As you start your estate planning, it’s essential to keep the above tale in mind. No trust or will can override the officially designated beneficiaries on your accounts. In the above example, we pointed out that retirement accounts cannot fall under your trust’s protective umbrella while you’re alive. Therefore, you need to update its Beneficiary Designation Form each time you update your estate plan to ensure that these documents protect your family.

The same is true for the following asset categories:

  • 401K Accounts
  • Profit-Sharing Accounts
  • IRAs
  • Life Insurance Policies
  • Annuities

For each of these assets, you must use the Beneficiary Designation Form to establish your revocable trust as the primary beneficiary. Once you’ve done so, the instructions you’ve laid out for your trust will apply to all your assets rather than just those which you can place in trust while you’re alive.

Those assets, for which you don’t need to use the Beneficiary Designation Form, include:

  • Real Estate (owned in your name, but the Revocable Trust must hold the deed)
  • Safety Deposit Boxes
  • Checking and Savings CDs
  • Investment Accounts
  • Ownership interests in LLCs

The way to avoid these pitfalls with regard to the assets above is to transfer ownership from your name as an individual owner to your name as trustee of your revocable living trust. In certain instances, assets that are held in an individual’s name cannot be placed in the name of the Trust until after death. In such cases, it may be appropriate to have the applicable beneficiary designation forms reflect the Trust as the Payable on Death beneficiary.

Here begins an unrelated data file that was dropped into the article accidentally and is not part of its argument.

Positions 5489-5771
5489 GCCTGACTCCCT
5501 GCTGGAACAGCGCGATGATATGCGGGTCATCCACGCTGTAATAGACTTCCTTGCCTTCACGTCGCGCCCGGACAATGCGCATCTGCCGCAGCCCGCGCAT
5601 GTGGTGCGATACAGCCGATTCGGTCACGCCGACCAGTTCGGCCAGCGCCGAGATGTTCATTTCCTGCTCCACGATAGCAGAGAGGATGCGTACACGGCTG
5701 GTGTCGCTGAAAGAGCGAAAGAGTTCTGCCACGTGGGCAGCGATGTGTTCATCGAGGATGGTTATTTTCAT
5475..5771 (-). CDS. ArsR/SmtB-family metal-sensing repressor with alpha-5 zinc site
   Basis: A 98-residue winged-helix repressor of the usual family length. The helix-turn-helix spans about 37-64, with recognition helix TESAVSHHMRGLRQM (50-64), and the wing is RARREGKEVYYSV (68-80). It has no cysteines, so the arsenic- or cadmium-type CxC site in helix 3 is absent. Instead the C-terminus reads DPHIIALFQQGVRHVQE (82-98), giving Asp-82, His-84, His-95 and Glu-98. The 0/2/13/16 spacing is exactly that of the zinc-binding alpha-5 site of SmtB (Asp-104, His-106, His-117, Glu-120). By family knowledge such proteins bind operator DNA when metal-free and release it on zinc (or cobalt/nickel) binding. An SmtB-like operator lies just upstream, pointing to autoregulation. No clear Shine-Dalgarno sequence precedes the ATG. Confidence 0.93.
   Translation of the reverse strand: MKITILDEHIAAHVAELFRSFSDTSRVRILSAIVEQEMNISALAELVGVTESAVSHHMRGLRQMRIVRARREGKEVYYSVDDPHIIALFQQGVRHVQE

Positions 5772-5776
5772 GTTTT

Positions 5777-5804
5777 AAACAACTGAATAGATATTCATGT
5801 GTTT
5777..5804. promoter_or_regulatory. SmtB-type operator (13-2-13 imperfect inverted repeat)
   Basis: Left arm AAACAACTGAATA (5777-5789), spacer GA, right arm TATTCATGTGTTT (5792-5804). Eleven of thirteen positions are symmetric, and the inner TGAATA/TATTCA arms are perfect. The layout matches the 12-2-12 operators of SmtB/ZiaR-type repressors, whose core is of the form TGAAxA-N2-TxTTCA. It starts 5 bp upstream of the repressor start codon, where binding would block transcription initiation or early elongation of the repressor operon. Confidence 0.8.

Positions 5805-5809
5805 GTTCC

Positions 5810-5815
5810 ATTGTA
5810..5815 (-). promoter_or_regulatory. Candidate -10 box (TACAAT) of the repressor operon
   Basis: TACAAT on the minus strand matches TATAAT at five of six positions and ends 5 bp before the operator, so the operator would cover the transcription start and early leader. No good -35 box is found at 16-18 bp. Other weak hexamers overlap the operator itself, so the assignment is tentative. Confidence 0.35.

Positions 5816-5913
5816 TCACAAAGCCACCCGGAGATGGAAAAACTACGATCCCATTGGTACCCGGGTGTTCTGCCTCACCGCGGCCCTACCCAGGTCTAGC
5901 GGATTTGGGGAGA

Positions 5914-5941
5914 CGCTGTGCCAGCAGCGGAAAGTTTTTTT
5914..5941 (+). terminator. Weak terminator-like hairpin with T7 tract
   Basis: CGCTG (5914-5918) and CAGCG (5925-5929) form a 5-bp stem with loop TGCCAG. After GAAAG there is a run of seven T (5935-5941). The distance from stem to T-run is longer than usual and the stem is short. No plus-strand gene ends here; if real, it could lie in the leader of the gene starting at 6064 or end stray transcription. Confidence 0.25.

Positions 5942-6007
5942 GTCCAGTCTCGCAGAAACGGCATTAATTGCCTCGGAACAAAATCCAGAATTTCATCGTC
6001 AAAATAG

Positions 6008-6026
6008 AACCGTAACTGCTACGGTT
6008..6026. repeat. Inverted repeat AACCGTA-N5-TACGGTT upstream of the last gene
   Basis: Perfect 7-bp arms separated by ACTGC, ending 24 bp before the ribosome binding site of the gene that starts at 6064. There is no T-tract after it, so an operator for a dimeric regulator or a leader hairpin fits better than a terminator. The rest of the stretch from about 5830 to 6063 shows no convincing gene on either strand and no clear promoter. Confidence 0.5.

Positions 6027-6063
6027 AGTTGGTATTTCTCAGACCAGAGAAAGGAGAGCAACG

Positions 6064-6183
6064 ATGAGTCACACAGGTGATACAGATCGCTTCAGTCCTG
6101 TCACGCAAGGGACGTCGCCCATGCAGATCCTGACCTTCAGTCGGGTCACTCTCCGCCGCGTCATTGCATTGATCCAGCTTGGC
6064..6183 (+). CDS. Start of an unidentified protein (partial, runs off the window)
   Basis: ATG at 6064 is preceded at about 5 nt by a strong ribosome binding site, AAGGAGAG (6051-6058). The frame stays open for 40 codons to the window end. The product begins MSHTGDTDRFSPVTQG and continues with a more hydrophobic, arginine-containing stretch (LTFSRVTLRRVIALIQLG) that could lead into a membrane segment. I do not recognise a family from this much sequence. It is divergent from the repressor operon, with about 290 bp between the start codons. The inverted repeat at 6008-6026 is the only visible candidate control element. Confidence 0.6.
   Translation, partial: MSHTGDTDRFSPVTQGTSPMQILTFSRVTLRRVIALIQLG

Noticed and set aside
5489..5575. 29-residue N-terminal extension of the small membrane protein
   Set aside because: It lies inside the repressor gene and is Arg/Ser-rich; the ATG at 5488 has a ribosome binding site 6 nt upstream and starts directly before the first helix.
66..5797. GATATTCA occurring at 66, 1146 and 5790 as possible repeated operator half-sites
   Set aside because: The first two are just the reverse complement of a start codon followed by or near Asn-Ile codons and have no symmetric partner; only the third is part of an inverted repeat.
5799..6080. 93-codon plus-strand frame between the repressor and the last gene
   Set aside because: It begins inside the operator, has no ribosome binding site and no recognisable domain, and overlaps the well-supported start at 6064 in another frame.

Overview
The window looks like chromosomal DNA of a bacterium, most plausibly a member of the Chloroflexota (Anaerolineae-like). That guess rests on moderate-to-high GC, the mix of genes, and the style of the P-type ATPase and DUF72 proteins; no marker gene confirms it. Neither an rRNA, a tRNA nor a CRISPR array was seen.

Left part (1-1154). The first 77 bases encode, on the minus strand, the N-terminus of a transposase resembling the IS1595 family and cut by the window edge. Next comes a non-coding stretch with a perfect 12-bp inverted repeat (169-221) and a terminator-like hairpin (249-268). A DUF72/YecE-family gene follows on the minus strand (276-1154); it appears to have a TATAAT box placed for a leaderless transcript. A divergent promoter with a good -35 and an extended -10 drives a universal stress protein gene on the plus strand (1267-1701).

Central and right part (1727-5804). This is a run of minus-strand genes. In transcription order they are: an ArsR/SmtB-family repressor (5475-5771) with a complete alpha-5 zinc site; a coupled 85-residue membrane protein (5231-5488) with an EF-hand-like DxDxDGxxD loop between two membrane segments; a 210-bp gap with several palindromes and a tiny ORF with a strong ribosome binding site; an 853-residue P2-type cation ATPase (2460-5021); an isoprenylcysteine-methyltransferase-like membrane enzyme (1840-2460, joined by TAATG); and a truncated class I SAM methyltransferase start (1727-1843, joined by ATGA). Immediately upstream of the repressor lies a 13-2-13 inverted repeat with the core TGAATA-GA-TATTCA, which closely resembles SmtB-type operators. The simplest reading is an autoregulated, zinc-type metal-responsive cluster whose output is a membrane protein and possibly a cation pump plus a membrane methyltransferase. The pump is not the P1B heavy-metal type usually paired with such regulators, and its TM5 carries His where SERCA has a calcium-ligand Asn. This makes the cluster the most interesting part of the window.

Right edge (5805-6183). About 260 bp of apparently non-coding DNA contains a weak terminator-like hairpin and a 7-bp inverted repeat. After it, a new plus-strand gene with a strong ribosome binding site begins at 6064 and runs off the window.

Your estate planning attorney can assist you with transferring title of appropriate assets to your trust. This process, combined with the updated forms submitted for each of your other assets, will provide everything necessary to ensure that your instructions today can be carried out in the future.

Preparing Your Estate

The most important takeaway from this post is that Beneficiary Designation Forms trump any other form of estate planning, no matter how meticulous. We cannot emphasize enough how important it is that you update those forms to reflect your revocable trust as the primary beneficiary. Your family will rely on your present estate planning to know what to do in the future.

When you’re planning your estate, please take all of your Beneficiary Designation Forms with you so that your attorney can complete everything flawlessly. Let your attorney manage these forms and any necessary deeds so that each managing organization observes your wishes and your trust provides the protection and explicit instruction that your family will need. With a competent corporate trustee acting on your behalf, you can avoid unfortunate situations similar to that which happened in the cautionary tale.

This article is for informational and educational purposes only and is not intended to provide specific legal or tax advice. For specific legal or tax advice, please consult with your attorney and/or accountant. Trust and Investment Products are uninsured, not guaranteed by Members Trust Company, any credit union or any federal agency. Any investment exposes an investor to investment risk, including the possible loss of principal.

 

About the Author

Tamara Pataky Kidd, J.D. is a Vice President & Senior Trust Officer at Members Trust Company. Before joining MTC, she served as Merrill Lynch Trust Company’s Chief Trust Officer for the Southeast of the United States.